In line with the fire risk assessment and management arrangements, employers must review their first aid ‘assessment of need’ to ensure that it is still sufficient. Based on this, they may then need to train more first aiders to ensure that there is adequate coverage. Employers must also review the levels of first aid equipment that they have on site and ensure that these are still adequate. In particular, consideration should be given to the purchase of additional resuscitation face shields, disposable gloves and aprons.

Training
In addition to any specific refresher training required to operate plant and equipment (as outlined previously), employers must also review whether any general refresher or updated induction training or briefing is required for those on site. This may be particularly relevant where social distancing measures have been introduced, for example a change in First Aider/Fire Warden coverage.

Managing contractors
Employers already have a range of formalised and implied legal duties in respect of the health and safety management of contractors. In moving towards reoccupation of sites, employers must review their existing contractor controls to ensure that they adequately cover any new risks introduced by the Covid-19 pandemic. In particular, issues such as ensuring social distancing; provision of welfare facilities and lone working arrangements are robust and that any works are properly controlled including by the use of permits to work.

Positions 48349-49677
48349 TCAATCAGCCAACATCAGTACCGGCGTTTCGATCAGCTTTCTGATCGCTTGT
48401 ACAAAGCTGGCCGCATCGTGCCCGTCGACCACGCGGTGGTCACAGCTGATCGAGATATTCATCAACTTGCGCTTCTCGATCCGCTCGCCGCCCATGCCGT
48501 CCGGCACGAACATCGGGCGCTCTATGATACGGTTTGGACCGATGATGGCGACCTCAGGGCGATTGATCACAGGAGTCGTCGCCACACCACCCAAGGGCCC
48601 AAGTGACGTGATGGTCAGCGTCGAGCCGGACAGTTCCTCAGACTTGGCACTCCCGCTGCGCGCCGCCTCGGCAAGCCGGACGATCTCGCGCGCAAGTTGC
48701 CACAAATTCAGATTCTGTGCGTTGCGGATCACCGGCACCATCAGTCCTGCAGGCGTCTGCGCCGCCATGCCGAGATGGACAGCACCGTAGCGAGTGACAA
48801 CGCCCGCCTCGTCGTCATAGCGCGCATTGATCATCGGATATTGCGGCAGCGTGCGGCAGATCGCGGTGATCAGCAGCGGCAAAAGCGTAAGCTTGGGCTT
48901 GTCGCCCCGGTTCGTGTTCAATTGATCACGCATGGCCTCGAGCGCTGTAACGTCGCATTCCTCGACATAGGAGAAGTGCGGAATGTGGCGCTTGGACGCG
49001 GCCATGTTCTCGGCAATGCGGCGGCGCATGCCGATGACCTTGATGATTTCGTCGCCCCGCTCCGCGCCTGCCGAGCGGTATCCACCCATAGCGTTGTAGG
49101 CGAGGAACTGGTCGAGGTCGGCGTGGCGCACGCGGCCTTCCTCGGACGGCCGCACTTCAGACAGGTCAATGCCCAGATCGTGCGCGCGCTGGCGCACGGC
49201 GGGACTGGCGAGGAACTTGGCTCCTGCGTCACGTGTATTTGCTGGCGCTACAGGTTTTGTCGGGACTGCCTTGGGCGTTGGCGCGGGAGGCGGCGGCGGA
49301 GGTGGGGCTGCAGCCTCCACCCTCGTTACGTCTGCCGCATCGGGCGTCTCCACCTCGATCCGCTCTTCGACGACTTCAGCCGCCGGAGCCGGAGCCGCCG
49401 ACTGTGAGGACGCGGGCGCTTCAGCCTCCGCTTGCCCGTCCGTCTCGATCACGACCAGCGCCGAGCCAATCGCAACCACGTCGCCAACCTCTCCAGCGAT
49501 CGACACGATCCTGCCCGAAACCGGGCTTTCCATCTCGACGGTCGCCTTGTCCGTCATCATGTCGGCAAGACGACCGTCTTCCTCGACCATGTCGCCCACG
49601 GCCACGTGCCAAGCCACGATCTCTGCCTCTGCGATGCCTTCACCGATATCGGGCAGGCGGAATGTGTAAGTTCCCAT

Managing wellbeing
Employers should consider how to support the mental wellbeing of their employees who are returning after a significant period of either home working or furlough. Where work-related issues present themselves, the HSE’s published stress Management Standards should be followed. Employers may also want to review how they can support their employees on broader issues, such as bereavement support and general anxiety about the ongoing situation (for example by signing up for a formal Employee Assistance Programme providing confidential telephone advice and
counselling).

Other issues to consider
There are subtle but important regional differences in the way that the lockdown measures are being applied in different parts of the UK. The most significant of these is in Scotland, where a wider range of sites have been shut, including non-essential construction, however this is not a legal requirement and only relates to guidance issued by the Scottish Government as opposed to requirements. As such, employers must be remember that these regional differences will also influence the timing of the reoccupation of their premises.

If you are an employer faced with challenging HR or Health & Safety issues then contact SME Advisor on 0330 333 4997 for advice.